“Where are you going?” Richard blurted out, startling her with his accusing tone.

“My conscience will not allow me to stay the night in your room, Uncle,” Manon replied, eyes downcast and cheeks flushed. “Please, let me return to the common room.”

“Why, Manon? Why would you lay yourself open to danger when you can be safe with me?”

To his utmost sorrow, Richard saw tears rolling down her cheeks. She was weeping! Why? What had transpired while he was downstairs?

“What is it, Manon? Please, tell me,” he urged, thinking she was going to let propriety stand in the way. “We do this only to keep you alive and unmolested. I hope you understand that.” Down deep, Richard knew that was not the only reason..

“I…I feel so greatly confused,” she sobbed. “I do not know what to do. I feel that I am damned and that my happiness is lost.” She dropped her bag and raised her hands to her face, sobbing into them. Her whole fragile body was trembling, and the sight of her ripped through Richard’s heart with a painful force.

“Come,” he said softly, taking her bag and guiding her back into the room. “We must talk, and you will tell me all.”

Manon allowed herself to be seated in front of the empty hearth, already feeling comforted by her uncle’s compassionate tone. He knelt before her, gently taking her hands in his.

“What is the matter, dearest? Is it me? Have I accidentally hurt you? Do you feel unsafe with me?”

Manon’s eyes flew towards his in shock. “Oh, no, Uncle! Not you! You could never hurt me, you are the soul of gentleness! No, it is my stupid ignorance of the world and all its doings. Forgive me for behaving so childishly. I will endeavour to keep my composure from now on.”

His endearment, uttered so sweetly, still rang in Manon’s ears and caused her pulse to race madly. How she adored the way he was looking at her just now, concern and avuncular affection burning in his gaze. What a devilish creature she was, allowing her heart to be filled with such feelings of a forbidden love.

She rose. “I will go now,” she whispered. “You are our anchor during this journey. In the morning, you need to be rested, because we all depend on your strength and intelligence.”

Richard also rose from his knees and said, “Oh, and how will I manage to sleep in peace, when I know you are alone amongst a pack of ruffians in the common room? This is what we will do, since we both need to be at the full capacity of our strength; we will both sleep in the bed, but fully clothed and above the covers. The night is warm enough for us to do so. We will talk some more until we get tired, and then we will sleep. I know we will.” His control would have to be stalwart but he would try anything to keep her safe in his room.

The earnest expression in his blue-grey eyes convinced her, and Manon nodded. They stretched out on the bed, a small distance away from each other, so that they were not touching anywhere. Strangely enough, Manon felt once again at ease, and when her uncle began inquiring about how she fared after her strenuous first day of riding, she was able to reassure him that she was fine.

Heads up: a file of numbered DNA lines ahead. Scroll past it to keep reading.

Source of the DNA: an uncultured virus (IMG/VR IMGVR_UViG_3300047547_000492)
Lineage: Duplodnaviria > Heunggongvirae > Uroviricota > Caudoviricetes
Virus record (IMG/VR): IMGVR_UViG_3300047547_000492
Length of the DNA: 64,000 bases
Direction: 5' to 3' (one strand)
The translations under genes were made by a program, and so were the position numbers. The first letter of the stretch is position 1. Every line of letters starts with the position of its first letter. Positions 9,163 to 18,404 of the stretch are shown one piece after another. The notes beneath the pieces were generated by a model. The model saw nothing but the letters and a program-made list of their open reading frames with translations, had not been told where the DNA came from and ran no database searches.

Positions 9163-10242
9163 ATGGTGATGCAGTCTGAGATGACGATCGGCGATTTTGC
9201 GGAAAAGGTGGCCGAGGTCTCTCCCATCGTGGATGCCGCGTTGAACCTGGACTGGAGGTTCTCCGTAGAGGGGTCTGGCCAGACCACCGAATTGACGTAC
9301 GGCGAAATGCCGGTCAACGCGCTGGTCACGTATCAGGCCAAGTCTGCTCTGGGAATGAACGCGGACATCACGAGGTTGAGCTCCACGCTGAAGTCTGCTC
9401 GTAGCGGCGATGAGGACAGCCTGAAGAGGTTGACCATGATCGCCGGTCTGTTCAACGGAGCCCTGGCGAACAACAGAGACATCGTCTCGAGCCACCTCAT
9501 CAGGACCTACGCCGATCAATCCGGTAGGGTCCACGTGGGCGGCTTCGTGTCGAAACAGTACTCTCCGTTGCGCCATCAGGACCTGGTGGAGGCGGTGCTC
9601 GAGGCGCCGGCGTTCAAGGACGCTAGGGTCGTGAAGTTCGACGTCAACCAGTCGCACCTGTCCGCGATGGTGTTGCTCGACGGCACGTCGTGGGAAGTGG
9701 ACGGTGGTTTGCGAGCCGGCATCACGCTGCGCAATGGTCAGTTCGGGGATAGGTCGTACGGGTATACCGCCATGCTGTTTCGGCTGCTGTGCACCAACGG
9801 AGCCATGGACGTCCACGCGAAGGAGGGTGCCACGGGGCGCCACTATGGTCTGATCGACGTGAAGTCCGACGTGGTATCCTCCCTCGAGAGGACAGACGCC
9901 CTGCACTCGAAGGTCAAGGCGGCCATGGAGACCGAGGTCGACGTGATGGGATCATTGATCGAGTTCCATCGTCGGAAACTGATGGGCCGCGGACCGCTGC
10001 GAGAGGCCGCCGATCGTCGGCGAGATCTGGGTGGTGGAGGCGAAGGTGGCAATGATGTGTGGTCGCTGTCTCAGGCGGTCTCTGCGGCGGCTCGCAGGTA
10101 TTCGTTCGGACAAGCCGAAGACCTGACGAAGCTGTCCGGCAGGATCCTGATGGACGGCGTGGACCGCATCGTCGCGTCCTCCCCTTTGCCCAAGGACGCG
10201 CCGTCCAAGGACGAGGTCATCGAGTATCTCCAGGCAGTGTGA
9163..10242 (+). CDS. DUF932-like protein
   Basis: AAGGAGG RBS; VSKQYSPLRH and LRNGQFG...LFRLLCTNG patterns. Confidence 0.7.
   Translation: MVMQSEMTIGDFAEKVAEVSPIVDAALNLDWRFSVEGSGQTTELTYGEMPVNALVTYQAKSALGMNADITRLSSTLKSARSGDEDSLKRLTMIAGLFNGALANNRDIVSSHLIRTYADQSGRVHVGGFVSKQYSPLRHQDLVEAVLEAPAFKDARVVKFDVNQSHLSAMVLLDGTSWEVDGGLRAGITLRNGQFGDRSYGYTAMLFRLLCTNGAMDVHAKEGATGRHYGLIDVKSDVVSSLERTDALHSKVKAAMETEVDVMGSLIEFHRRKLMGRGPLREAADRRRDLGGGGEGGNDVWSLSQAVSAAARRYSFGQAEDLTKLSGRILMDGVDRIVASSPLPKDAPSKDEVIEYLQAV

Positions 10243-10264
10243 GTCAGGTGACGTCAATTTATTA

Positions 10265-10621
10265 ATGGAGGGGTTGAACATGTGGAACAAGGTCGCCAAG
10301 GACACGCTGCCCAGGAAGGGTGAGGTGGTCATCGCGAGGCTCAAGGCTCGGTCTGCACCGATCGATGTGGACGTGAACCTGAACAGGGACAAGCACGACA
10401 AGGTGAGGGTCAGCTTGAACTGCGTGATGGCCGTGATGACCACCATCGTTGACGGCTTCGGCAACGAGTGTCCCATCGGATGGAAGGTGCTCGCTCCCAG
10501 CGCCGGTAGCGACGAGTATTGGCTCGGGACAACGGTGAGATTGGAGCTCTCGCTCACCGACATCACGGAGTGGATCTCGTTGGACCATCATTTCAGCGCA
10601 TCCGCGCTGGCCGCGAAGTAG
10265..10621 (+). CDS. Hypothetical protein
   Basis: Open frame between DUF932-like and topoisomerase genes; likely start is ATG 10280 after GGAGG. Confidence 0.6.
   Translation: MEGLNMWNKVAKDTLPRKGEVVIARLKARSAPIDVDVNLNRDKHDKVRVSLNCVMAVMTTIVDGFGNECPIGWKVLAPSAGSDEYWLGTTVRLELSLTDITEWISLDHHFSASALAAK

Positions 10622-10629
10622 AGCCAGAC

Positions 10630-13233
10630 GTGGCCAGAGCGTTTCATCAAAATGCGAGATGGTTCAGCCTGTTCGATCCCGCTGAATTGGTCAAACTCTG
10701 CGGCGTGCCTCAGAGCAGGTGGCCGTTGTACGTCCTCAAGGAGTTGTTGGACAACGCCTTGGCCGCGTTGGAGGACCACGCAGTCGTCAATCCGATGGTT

“Good,” he said, “now that we are on horseback, we can proceed much quicker on our journey than before. I hope to reach Boulogne by three days hence. The distance we have to cover is fifty-six miles, and at our current speed, we are bridging seventeen miles a day.”

“I like riding,” Manon smiled. “I would like to learn it the way I ought to, once I am in England.”

After a small pause, she continued, “What will my life be like, Uncle? How will I spend my days?”

Richard had no immediate answer to her question, so he reflected on it for a while. At long last, he said, “You are of an age that you will begin to seek a husband, Manon. I hope you realise that. I will have to provide you with a female companion who will introduce you to English society, with all its rules and traps. You will have to learn how to run a large house and manage its inhabitants, because that will be your task once you are married.” God! These words I speak to her are cutting to me. I cannot think of her with another man, Richard thought.

She sat up at once, hugged herself and huffed, “You must think me a very coarse person indeed, and unfit for polite society. I do know how to behave, Uncle; have no fear. Maman taught me, and you will agree with at least, that she was a true gentlewoman!”

“Manon,” Richard said, sitting up and turning her towards him, “you misunderstand me. Of course, you are fit for any society you would like to belong to. My offer of a companion was not only given because you must learn the English way, but also because society demands that you have a proper chaperone when attending soirées and balls.”

“Oh … forgive me, Uncle; I had not thought so far ahead,” his niece said in a little voice.

“No, do not apologize, dearest. But you will have to learn to control that feisty temper of yours. I love it when you are brazen, but others might take offence.”

He had said it again, Manon registered with a shock. Again, he had called her by a name that was only associated with affairs of the heart. Her blood was coursing through her veins in a frenzy; her skin was beginning to feel hot. She lifted her eyes to his. Shock struck her when she saw the deep feelings that lingered there. For a few interminable moments, they gazed into each other’s eyes, exchanging what was in their hearts. Time stood still. Then, with every ounce of effort he had, Richard tore himself away and turned his back to her, saying, “We should sleep now, niece. Tomorrow will be a tiring day. Goodnight.”

Manon swallowed the lump in her throat, then returned his wish.